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Based on the following axioms of vector spaces where u & v are vectors and c is a scalar:

• u + v is in V

• c*u is in V

  • I thought that the "space" of a specific matrix's vector space was all the linear combinations of its vectors, but I later found that to be the column space of that particular matrix.

If Null and Column spaces are subspaces of a Matrix's vector space, then what exactly makes up the Vector Space of a matrix? Is it the set of vectors as a whole?

Also, the definition of a subspace states that it is a "subset" of vectors from a larger vector space. The column Space seems to encompass all the vectors of a vector space while the null space has an entirely different set of vectors from the original vector space set.

The Null space in particular doesn't feel like a subset of a matrix's vector space, so I'm likely missing an idea of Vector- and Subspaces. What exactly constitutes a subset of a vector space?

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Fir of all we have to be clear about this. There is no such thing as amatrix's vector space. There are a few vector spaces associated to any specific matrix. (And so may vary with matrix to matrix). And then other thing called a vector space consisting of all matrices of a fixed size $m\times n$.

Fix positive integers $m,n$. SO we have two vector spaces $\mathbf{R}^m$ and $\mathbf{R}^n$. Now fix a matrix $A$ of size/shape $m\times n$. Then all linear combinations of columns of $A$ are elements of $\mathbf{R}^m$; so they form a subset closed under the operation of vector addition and scalar multiplication. SUch subsets in any vector space $V$ are called vector subspaces (or simply subspaces) of $V$.

The column space of our $A$ is a vector space obtained as the subspace of $\mathbf{R}^m$ by linear combinations of columns of $A$. Similarly a definition involving rows of $A$ will give the row space, a subspae of $\mathbf{R}^n$.

From the way matrix multiplication is defined it immediately follows that a vector is in the column space of a matrix $A$ iff it is obtainable as the product $Av$ with a vector $v\in \mathbf{R}^n$. Viewed using functions one can see that column space is the range of the following function $T_A\colon \mathbf{R}^n\to \mathbf{R}^m$ defined by $T_A(v) =Av$.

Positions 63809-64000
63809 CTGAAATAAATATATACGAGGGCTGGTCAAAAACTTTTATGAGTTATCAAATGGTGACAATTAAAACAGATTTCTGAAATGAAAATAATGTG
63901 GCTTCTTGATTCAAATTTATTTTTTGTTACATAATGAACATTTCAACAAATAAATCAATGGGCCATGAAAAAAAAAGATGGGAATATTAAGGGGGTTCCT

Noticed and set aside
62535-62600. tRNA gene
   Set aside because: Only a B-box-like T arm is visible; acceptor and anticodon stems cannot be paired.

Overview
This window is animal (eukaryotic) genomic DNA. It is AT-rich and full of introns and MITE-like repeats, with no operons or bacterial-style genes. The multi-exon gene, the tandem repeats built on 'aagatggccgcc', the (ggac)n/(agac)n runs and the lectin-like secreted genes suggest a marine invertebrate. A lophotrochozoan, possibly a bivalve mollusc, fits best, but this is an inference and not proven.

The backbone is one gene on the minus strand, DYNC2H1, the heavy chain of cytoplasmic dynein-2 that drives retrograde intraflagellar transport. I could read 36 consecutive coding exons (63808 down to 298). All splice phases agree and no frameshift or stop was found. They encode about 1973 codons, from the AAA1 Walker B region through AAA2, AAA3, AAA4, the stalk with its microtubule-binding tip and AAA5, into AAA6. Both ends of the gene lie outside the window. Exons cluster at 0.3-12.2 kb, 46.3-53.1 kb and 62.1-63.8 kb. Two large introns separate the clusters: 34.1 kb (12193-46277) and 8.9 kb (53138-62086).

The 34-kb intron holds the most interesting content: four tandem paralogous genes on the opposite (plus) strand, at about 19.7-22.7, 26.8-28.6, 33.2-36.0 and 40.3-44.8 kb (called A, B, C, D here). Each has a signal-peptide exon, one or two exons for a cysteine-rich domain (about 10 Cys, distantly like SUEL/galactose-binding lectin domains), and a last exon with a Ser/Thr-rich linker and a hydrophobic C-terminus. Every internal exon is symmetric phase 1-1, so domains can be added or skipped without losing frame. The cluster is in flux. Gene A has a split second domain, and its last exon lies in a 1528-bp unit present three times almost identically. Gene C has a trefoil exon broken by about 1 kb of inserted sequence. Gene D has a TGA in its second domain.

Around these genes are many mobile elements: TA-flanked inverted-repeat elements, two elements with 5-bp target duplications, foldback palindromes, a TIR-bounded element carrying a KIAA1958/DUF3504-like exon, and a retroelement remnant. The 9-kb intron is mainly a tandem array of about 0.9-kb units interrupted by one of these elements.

The nullspace of $A$ consists of those vectors $v$ for which $T_A(v)$ is the zero vector.

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  • $\begingroup$ So for confirmation, subspaces are made of elements of vector spaces. In terms of a linear combination of an m x n matrix, the column space is a subspace of R^(m) made from n vectors that are elements of R^(m). For Null space, by definition, v in Av=0 must be in R^(n) and is thus an element and sub space of R^(n). Right? $\endgroup$ – DexNet34 Nov 5 '18 at 1:43
  • $\begingroup$ Yes. Nullspace of $A$ as above is a subspace of $\mathbf{R}^n$. $\endgroup$ – P Vanchinathan Nov 5 '18 at 2:02
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A matrix doesn't have a vector space as such, a matrix is a representation of a transformation from one vector space to another or itself.

Specifically, if you're talking about a vector space onto itself, we call this an operator, often denoted T, and the matrix will be square. We can then say that the vector space is the sum of the column space of the matrix (which we can also call the range of T) and the null space of the matrix (which we can also call the null of T).

A subset of a vector space is literally just any set of vectors from the vector space (including the infinite set containing all vectors in the space itself). A subspace is a specific type of subset, where those two conditions are held (and they imply the third condition, which is that $\bar{0} \in U$.

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I think your confusion comes from starting with a matrix and looking for "its space".

The space idea comes first. A vector space is a set of objects that behave in a nice way (the axioms for sums and scalar products). So, for example, the set $\mathbb{R}^3$ of triples $(x,y,z)$ of real numbers is a vector space with the usual operations.

Sometimes a subset of a vector space is a vector space in its own right - for example, the set of triples $(x,y,0)$ or the set of triples $(x,x,x)$.

Matrices occur when we want to study particular kinds of functions between vector spaces - so called linear functions. When you have a matrix that represents a linear function the finite set of its columns generates (but is not all of) what we call the column space. It's a subspace of the codomain: the set of vectors there that are actually values of the function. The set of vectors mapped to $0$ is the null space of the transformation. It's a subspace of the domain.

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A vector space $X$ is in the first place an "additive structure" satisfying the rules we associate with such structures, e.g., $a+({-a})=0$, etc. In addition any vector space has associated with it a certain field $F$, the field of scalars for that vector space. The elements $x$, $y\in X$ cannot only be added and subtracted, but they can be as well scaled by "numbers" $\lambda\in F$. The vector $x$ scaled by the factor $\lambda$ is denoted by $\lambda x$. This scaling satisfies the laws we are accustomed to from the scaling of vectors in ${\mathbb R}^3$: $$\lambda(x+y)=\lambda x+\lambda y,\qquad (\lambda+\mu)x=\lambda x+\mu x\ .$$

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